Amherst-Pelham Regional board issues apology to LGBTQ students

  • Amherst Regional High School students march to the middle school in support of LGBTQIA+ students on a Friday in May. STAFF PHOTO/DAN LITTLE

Staff Writer
Published: 5/31/2023 4:44:29 PM
Modified: 5/31/2023 4:44:04 PM

AMHERST — A statement put out by the Amherst-Pelham Regional School Committee this week is expressing support for all students in the secondary schools to have a safe learning environment free of discrimination, as well as providing an apology for the pain and harm recently caused to the LGBTQIA+ community by alleged anti-trans actions by middle school staff.

The committee voted unanimously Tuesday to support a statement drafted by Amherst representative Jennifer Shiao, who said that she wanted to ensure support for all students to be their authentic and true selves.

“Doing this is more important than anything else on our agenda tonight,” Shiao said, noting that the committee in recent weeks had to prioritize getting an acting superintendent in place when Michael Morris went on medical leave.

“The Amherst-Pelham Regional School Committee believes that every student is entitled to a safe, welcoming, and nurturing school environment where they can be their full and authentic selves, including all lesbian, gay, bisexual, transgender, and queer/questioning, intersex, asexual (LGBTQIA+) students,” the statement reads. “We know that our LGBTQIA+ students face unique challenges, particularly if they also identify as BIPOC (Black, Indigenous, or people of color). We believe that everyone deserves to live their life authentically and without fear of discrimination or harm.”

“This is an important step, I would say,” said regional committee Chairman Ben Herrington.

“We should keep this in the forefront of our mind in everything that we do going forward,” Herrington said. “These issues intersect with a lot of issues we have in our schools.”

The alleged anti-trans actions, which included staff members not stopping bullying and name-calling, leading prayer circles and not referring to students by their preferred pronouns, are under a Title IX investigation initiated after a parent’s complaint in April that has been supplemented with further allegations, said Douglas Slaughter, the acting superintendent.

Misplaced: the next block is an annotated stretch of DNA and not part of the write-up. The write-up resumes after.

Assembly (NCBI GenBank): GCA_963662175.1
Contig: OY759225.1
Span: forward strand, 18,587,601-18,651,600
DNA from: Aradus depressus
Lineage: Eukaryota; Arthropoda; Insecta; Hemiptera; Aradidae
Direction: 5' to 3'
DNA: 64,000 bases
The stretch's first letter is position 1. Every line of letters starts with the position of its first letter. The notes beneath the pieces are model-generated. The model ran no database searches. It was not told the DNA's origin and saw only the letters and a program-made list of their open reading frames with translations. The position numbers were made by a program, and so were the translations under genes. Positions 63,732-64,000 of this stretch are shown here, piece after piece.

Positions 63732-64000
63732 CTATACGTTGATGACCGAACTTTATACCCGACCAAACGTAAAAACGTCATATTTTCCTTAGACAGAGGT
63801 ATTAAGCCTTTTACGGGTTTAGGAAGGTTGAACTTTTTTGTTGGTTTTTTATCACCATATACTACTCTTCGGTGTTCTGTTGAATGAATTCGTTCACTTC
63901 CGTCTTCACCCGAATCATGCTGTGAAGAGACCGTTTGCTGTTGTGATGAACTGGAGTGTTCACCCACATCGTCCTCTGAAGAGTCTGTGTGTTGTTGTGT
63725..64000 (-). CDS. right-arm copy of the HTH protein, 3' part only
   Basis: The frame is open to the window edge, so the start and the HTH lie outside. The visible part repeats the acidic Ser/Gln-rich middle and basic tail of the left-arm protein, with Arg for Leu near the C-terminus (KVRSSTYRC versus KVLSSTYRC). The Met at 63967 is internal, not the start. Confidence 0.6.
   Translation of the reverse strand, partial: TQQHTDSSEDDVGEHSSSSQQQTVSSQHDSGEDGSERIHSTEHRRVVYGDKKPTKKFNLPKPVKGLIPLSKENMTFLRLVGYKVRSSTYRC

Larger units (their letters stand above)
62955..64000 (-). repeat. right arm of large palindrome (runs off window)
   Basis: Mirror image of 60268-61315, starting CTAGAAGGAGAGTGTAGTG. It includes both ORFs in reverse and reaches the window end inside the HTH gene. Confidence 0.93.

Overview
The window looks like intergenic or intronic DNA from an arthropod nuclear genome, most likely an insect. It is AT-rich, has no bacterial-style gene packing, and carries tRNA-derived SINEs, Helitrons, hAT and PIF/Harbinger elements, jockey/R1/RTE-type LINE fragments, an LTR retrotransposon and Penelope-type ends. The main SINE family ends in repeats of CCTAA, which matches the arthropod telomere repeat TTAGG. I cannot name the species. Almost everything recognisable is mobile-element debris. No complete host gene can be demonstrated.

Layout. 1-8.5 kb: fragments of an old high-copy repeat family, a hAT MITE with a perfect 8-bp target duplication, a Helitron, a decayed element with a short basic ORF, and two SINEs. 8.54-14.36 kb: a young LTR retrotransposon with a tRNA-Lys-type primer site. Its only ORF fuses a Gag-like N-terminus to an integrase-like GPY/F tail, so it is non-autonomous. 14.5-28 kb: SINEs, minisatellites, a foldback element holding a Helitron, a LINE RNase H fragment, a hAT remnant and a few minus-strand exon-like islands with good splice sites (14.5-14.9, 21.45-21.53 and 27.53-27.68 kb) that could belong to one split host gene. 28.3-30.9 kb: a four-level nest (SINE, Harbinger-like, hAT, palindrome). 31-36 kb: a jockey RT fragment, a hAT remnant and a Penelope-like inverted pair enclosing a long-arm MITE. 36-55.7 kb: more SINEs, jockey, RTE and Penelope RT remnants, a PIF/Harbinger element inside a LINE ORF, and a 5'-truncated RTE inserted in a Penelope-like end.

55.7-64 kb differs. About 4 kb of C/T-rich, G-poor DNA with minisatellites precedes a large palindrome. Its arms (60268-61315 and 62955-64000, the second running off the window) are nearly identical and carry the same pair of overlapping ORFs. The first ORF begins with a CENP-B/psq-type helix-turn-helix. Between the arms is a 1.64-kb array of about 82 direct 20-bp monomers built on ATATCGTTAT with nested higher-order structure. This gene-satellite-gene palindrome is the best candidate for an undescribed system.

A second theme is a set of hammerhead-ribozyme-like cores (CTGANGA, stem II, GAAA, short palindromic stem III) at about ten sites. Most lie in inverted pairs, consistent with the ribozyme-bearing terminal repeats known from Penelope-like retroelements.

Amherst representative Irv Rhodes, too, said the statement is vital to make sure that these sorts of things don’t happen again.

“There needs to be other concrete steps that this committee does in relationship to the incidents that occurred. These steps cannot just stop with this letter,” Rhodes said.

He also expressed frustration that there were failures in the feedback system and that his moral compass didn’t recognize the problems.

Tolerance, love and kindness are priorities, said Amherst representative Peter Demling. “I think that comes through really well here,” he said.

“We are deeply sorry for the pain and harm some individuals, families, and other members of our community have experienced recently, and we know that our words alone are not enough,” the statement reads. “That is why we are committed to taking the concrete actions available within our purview to ensure that such harm does not continue and is never repeated.”

The statement goes on to note that the schools recognize LGBTQIA+ students as essential members of a diverse and vibrant school community who bring unique perspectives and experiences: “Our diversity is what makes our school community great. Our LGBTQIA+ students and staff are integral members of that community, and we unequivocally support all individuals in being their full and authentic selves.”

Slaughter provided an update on the Title IX investigation, saying the investigation has grown from one incident. But it likely won’t be until August when a full report is submitted.

“There will be aspects that will be public facing, and there will be aspects that won’t be,” Slaughter said. Ed Mitnick at Just Training Solutions LLC is handling this work.

Slaughter said a parallel investigation is trying to find out why the alleged actions did not come immediately to light.

High School Principal Talib Sadiq, who will also be leading the middle school starting July 1 after Diego Sharon departs, also spoke about the school’s approach and the work to build an inclusive environment, including the LGBTQ literature class, the Sexuality and Gender Alliance, and teachers asking students for names and their preferred pronouns, along with exhibits for Pride Month.

Counselors are generally first in line to stop bullying, Sadiq said.

“As a community, as a school, teachers, administrators, counselors, all the adults, we do try to promote and respond to incidents when we find out people aren’t being accepted,” Sadiq said.

Sadiq said he thinks the high school, in particular, has been a welcoming and supportive place, pointing out that students and staff led a rally when they learned of the middle school issues.

Scott Merzbach can be reached at
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